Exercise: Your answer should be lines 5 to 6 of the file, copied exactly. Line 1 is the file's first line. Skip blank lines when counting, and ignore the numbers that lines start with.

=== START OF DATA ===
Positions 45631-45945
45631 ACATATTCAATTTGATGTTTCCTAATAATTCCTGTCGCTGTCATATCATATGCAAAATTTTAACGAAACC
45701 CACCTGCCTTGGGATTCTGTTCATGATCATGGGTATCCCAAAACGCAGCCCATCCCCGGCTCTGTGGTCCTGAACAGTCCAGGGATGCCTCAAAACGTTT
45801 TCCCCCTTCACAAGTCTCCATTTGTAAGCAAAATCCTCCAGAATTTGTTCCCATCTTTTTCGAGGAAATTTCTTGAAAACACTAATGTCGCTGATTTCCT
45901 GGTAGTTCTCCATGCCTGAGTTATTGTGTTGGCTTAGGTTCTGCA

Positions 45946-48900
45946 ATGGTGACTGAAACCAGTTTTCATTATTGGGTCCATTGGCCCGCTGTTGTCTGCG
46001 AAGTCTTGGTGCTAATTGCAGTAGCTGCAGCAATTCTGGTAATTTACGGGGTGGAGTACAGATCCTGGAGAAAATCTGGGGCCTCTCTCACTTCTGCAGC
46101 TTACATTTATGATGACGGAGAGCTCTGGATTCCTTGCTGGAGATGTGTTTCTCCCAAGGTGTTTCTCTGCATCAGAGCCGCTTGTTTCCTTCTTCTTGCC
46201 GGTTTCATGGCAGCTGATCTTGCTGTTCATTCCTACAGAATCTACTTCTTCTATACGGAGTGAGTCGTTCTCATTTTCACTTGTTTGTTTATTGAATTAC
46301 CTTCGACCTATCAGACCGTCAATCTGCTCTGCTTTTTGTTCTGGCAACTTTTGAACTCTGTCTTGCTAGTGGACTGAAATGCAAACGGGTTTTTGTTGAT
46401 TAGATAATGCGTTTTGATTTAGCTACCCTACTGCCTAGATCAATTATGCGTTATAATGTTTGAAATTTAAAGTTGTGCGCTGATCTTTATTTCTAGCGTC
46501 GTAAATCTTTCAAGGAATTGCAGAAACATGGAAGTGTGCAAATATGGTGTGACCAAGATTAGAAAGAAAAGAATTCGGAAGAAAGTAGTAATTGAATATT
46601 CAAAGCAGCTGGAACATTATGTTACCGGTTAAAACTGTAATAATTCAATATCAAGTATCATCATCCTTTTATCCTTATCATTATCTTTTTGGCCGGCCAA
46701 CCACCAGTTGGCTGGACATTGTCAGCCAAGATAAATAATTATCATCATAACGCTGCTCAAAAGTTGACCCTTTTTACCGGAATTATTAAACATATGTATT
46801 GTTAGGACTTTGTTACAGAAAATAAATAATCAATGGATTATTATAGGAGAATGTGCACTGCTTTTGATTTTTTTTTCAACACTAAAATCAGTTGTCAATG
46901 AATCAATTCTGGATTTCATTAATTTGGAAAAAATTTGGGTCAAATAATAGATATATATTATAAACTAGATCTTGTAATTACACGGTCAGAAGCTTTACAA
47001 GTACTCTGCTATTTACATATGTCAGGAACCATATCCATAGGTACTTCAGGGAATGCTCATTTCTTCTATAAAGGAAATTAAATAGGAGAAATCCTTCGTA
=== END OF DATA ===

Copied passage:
45901 GGTAGTTCTCCATGCCTGAGTTATTGTGTTGGCTTAGGTTCTGCA

Positions 45946-48900